As Black Lives Matter protests rage on across the world following the death of George Floyd at the hands of police officers, it was only a matter of time before the far-right started hijacking the tragedy for their own gain.
Barely a day after Floyd's murder, the rallying cry of "all lives matter" (aka: no, we will not allow for a single day of highlighting systemic racism) got so loud it began trending. Predictably, no amount of reiterating that this isn't about all lives would make it stop.
Now that protests have spread across the Atlantic and people in the UK have been taking to the the streets to express solidarity with American demonstrators fighting police brutality, of course the, errr, "detractors" are also coming out in force.
So much so, that "Lee Rigby" is now trending on Twitter.
Who is Lee Rigby?
Rigby was a British soldier who was murdered on 22 May 2013 while off duty and walking in southeast London by two men who stabbed him using knives and a cleaver.
His attackers had converted to Islam, and one was heard saying Rigby had been murdered because "Muslims are dying daily by British soldiers". The crime was condemned by Muslim leaders across the UK.
The incredibly high profile case stoked racial tensions, and coincided with an increase in Islamophobic sentiment in the UK. In 2015, The Independent reported a rise in hate crimes, with offences involving religious hatred soaring by 45 per cent and race hate crime by 4 per cent in the wake of the murder.
Why are people talking about him?
Home affairs and security correspondent Lizzie Dearden, explains that Rigby's murder fed into far-right claims that terror attacks are part of a wider threat posed by Muslims and people of colour.
They don't just see Lee Rigby as an Islamist terror attack, they see it in a wider context of black men murdering white people. Hence the comparison with the US protests, which are about white police officers killing black people.
Indeed, there have been thousands of tweets from people trying to liken the two scenarios, asking why we're not protesting about Rigby's murder instead of George Floyd's, suggesting some sort of absurd equivalency between the two cases.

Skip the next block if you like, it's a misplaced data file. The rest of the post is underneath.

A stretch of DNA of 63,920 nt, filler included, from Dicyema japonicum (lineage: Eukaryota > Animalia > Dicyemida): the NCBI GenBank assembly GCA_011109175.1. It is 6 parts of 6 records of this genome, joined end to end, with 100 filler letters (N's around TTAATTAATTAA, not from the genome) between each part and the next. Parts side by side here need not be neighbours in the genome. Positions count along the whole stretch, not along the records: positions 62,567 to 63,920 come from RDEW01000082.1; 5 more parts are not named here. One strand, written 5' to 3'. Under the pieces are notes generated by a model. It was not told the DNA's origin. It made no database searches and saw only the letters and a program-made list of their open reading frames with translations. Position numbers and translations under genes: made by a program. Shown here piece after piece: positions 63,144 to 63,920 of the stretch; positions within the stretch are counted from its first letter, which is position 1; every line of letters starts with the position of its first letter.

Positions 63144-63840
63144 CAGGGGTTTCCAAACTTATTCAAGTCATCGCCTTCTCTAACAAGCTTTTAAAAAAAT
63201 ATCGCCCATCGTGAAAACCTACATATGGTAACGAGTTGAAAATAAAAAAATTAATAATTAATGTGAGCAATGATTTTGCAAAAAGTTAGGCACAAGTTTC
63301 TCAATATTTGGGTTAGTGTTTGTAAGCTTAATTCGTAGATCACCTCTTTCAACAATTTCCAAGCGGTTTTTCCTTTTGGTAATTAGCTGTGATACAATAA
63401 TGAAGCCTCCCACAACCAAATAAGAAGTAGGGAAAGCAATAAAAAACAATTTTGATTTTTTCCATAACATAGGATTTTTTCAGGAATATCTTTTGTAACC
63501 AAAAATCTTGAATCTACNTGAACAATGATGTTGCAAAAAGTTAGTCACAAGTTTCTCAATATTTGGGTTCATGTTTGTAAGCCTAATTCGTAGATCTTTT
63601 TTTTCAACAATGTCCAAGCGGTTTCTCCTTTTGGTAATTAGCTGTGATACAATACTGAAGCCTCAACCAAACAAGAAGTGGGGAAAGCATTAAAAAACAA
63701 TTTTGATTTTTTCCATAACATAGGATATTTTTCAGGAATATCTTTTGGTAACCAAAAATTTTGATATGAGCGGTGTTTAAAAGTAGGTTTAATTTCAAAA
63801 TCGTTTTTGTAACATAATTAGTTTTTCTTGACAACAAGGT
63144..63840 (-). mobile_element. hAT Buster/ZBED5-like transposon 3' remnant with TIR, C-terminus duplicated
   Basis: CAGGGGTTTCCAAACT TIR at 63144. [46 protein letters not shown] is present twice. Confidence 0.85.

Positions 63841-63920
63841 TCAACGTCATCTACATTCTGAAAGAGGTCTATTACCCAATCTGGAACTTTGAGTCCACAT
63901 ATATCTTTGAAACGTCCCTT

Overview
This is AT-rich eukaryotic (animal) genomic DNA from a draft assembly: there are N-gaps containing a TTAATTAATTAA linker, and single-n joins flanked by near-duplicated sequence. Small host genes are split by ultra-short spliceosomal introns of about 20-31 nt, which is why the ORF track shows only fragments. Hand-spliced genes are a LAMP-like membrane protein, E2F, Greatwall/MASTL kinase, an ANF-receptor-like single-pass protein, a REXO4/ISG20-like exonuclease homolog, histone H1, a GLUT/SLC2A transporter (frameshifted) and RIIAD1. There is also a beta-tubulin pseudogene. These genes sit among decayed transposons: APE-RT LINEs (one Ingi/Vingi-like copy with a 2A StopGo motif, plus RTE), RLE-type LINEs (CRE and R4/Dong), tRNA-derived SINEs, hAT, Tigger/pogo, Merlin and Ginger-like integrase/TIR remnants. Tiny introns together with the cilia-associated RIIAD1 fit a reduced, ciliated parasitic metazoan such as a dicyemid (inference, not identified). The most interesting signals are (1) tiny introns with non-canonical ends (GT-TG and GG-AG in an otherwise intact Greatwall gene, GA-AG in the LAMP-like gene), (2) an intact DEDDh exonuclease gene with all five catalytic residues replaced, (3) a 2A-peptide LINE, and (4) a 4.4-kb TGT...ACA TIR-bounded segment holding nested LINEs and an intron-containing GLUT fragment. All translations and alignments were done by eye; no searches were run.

Here's why they're completely wrong
Firstly, as many have pointed out, there were protests following Rigby's murder.
Such was the outcry that Rigby's family actually spoke out against it at the time, in a statement which said:
We would like to emphasise that Lee would not want people to use his name as an excuse to carry out attacks against others. We would not wish any other families to go through this harrowing experience and appeal to everyone to keep calm and show their respect in a peaceful manner.
The Guardian reported at the time that the far-right was preparing "what could be their biggest mass mobilisation in years", including dozens of protests planned by the English Defence Leage (EDL) and British National Party (BNP) rallies.
Rigby's murderers were brought to justice
The protests following Floyd's death were in large part to try and get justice for him. While the police officer responsible is being charged, many are angry that the charges are third-degree murder and second-degree manslaughter, as opposed to first-degree murder which carries a sentence of life imprisonment.
It also represents a number of systematic issues: police brutality, racial stereotyping and a lack of accountability for law enforcement. These are ongoing societal issues which cost lives, and need to be addressed. Rigby did not die because he was white.
@Aaron83902424 @jeremycorbyn what is there to be said about Lee? his killers have received their prison sentences a… https://t.co/29insuTuCA